I've been buying for years a biodegradable concentrated household cleaner. One bottle lasts me about one year. It costs me about $ 15 and is diluted to different concentrations for diverse jobs around the house. This cleaner is good for the environment and it is also the only cleaner I need in my house. It is available in healthfood stores.
-- Angelika Thomas, Matteson, Ill.
I reuse dryer sheets several times in the dryer and after that, I use them to dust furniture.
-- Suzana, Indiana
Coming from the Philippines, being eco-friendly is a way of life; plain and simple. This way of life was handed to me by my grandparents and parents. I came here 29 years ago and was amazed how wasteful citizens of this country can be. We recycle at home with 3 blue-lined bins for papers, plastics/ glasses/bottles and aluminum cans. And my most recent way to help the environment is to re-use used fabric softeners. YES, re-use the used fabric softeners! I use them to remove/wipe dust, lint, hair, tiny dirt on the floors from living room to bedrooms, bathroom, corners, under the fridge, etc., instead of buying (which I used to) that "dry cloths" manufactured by big name household companies. In addition to leaving a mild scent to the newly wiped/cleaned area, I am able to save $2.59+ tax every two weeks by using the used fabric softeners this way (a savings of $60. +/year).
-- Delia Millanes-Quinain, Chicago
My environmental change was going back to good old bar soap. I eliminated liquid and shower cleaning cleaners, which comes in plastic bottles...Its cheaper and a lot less to recycle.
-- Donna Kowatch, Chicago
Ditch paper towels
To cut down on paper towel use, I bought microfiber cleaning cloths. Dampened, they are excellent for glass and countertops. They do not require cleaning chemicals, so I use those much less now. Newspapers work very well to clean windows, as does the old-fashioned squeegee.
-- Harriet Hopkins, Bourbonnais, Ill.
I once asked my mother what people did before paper towels, throw away dusters, etc. She said "We used rags." Use rags?? Yes. Old towels, t-shirts, dish towels all do the job and do it well. And the more they're washed, the better they get. If you're short on rags, buy some flour sack towels to start with...fantastic for cleaning glass with vinegar and water. And what about using cloth napkins??
-- Caroyn Bertagnoli, Chicago
Put your paper towels in a very inconvenient location and only use them under extraordinary circumstances. I use cotton kitchen towels for just about everything that a paper towel would be used for -- patting chickens dry, drying herbs, counter clean up when I don't use a sponge, etc. When they are semi-soiled, I cycle them to a hook under the sink and use them to wipe floor spills and other dirty tasks. Washing the towels as part of a large load eliminates all of those paper towels in land fills and saves money.
-- Carol A. Williams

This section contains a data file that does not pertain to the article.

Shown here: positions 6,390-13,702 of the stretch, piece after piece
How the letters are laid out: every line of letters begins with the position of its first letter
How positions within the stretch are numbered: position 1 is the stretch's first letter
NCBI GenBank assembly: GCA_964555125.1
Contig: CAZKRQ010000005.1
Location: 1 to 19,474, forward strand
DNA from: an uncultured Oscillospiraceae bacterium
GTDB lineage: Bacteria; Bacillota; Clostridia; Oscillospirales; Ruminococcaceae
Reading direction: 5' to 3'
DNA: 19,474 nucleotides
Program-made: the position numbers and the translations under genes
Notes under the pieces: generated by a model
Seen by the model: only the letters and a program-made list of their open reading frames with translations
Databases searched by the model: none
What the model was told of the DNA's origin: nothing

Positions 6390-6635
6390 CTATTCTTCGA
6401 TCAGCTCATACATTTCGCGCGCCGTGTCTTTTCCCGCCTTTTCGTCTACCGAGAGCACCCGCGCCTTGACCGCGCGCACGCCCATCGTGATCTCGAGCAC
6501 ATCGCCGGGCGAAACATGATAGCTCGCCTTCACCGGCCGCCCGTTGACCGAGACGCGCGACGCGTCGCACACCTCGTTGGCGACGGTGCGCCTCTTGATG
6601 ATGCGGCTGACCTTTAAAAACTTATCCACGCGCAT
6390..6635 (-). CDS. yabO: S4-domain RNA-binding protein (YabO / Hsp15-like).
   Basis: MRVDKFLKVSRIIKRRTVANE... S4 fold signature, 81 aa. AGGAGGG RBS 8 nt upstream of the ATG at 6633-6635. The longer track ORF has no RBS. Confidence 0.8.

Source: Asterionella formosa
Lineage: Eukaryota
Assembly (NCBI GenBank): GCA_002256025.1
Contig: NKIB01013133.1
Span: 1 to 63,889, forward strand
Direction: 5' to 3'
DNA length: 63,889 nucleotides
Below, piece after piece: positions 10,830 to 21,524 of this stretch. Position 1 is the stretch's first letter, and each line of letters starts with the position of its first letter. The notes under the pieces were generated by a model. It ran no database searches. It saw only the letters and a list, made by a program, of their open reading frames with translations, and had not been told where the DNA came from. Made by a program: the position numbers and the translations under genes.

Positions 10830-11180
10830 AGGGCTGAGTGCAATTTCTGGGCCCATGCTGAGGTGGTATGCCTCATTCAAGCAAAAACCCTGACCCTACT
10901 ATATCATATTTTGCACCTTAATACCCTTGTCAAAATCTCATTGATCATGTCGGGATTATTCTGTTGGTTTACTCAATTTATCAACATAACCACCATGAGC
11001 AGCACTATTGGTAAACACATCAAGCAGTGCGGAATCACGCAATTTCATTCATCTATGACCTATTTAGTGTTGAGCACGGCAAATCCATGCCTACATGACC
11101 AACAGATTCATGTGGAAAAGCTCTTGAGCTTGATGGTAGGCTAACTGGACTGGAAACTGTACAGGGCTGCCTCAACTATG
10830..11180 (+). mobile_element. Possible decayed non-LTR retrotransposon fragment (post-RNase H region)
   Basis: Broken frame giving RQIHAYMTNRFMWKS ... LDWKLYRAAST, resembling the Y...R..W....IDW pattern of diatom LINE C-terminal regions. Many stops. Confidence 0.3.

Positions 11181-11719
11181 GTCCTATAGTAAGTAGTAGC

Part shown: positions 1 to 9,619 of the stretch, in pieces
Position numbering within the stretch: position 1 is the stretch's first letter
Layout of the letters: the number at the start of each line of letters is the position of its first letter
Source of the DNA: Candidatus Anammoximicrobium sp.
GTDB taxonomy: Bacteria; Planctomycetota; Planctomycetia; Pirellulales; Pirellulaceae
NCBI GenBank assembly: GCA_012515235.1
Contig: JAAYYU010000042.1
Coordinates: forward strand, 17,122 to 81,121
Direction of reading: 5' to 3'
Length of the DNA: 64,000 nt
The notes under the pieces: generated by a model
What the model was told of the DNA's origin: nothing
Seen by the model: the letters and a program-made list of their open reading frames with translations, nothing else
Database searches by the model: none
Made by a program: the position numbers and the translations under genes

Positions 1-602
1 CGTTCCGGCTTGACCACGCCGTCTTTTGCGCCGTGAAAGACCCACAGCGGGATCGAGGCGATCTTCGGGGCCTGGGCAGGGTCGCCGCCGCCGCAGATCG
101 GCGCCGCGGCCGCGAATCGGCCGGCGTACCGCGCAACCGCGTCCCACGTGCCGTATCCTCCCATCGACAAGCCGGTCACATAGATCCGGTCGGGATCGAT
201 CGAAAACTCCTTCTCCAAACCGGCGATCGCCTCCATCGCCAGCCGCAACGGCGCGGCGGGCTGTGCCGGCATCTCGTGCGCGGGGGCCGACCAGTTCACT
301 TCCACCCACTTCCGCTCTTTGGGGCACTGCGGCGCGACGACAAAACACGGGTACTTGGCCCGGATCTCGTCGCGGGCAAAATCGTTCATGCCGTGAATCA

I haven't purchased paper towels ever since I found large squares of white terry cloth "rags" in the automotive section of one of the mega stores. They look like cloths that are used to hand-dry and polish cars, but they are hemmed, extremely absorbent, and very inexpensive (about 34 cents apiece) and can be laundered (bleached, in case of staining). I use them for everything in the kitchen except drying rinsed meat, fish, and dishes. Saves a lot of trees.
-- No name
We almost never buy paper towels. Instead, I cut down old (discolored, shabby) towels or clothes and keep them on hand for cleaning up spills, washing windows, even use them as napkins. Aside from the cost-effectiveness of this method, the energy it takes to wash these is minimal and makes it me feel good to know we are not adding to the ongoing problem of waste disposal.
-- Joni Quinn, Evergreen Park, Ill.
Use old t-shirts as cleaning rags.
-- Sara Parvinian, Libertyville, Ill.
An indoor tip is to clean windows with tissue paper left over from gift boxes. I add 1/4 cup vinegar to 1 quart of water in a spray bottle and the results are spectacular. There is no fuzz or residue left on the windows from other materials such as cotton cloths.
-- Barbara L. Collins
My tip to live more greenly is simply this: vinegar. I dilute it by half, fill a spray bottle and use it as my all purpose cleaner including windows, mirrors, sinks, facets, the inside of the refrigerator and counter tops. I also add a generous splash to a bucket of warm water to quickly clean tile or vinyl floors. Other uses include cleaning my drains with straight vinegar and baking soda. (This combination also works to clean toilet bowls). Lastly, I occasionally rinse my hair with vinegar and water which will leave it shiny and free of product build up.
-- Jolene Brandt
Rather than clean with harsh chemicals every week, I wipe down the tub and shower walls with a sponge after every use to prevent 'rings,' wipe off the sink counter and faucet with a sponge after use, and use only baking soda or vinegar for thorough cleaning.
-- Jennifer Zinnecker, Naperville, Ill.
We have become much more aware of the dangerous chemicals found in everyday items such as soap, shampoos and household cleaners -- which pose dangers for people, pets and the environment. We have started using vinegar and baking soda for most of our cleaning, and are searching for good old-fashioned soap -- something without chemicals such as triclosan or sodium lauryl sulphate.
-- Marks Family
The best and cheapest cleaning ingredients for "green" cleaning sinks and tubs are vinegar and baking soda. Wet a sponge liberally with vinegar. Rub the sponge all over surface to be cleaned. (If it is "grimy", for example: kids have washed their dirty feet in the sink, you can actually feel it get slippery as the dirt loosens.) Sprinkle baking soda on the surface and scrub a little to mix the two. Rinse clean with water.
-- Sandy Schoephoester, Morton Grove, Ill.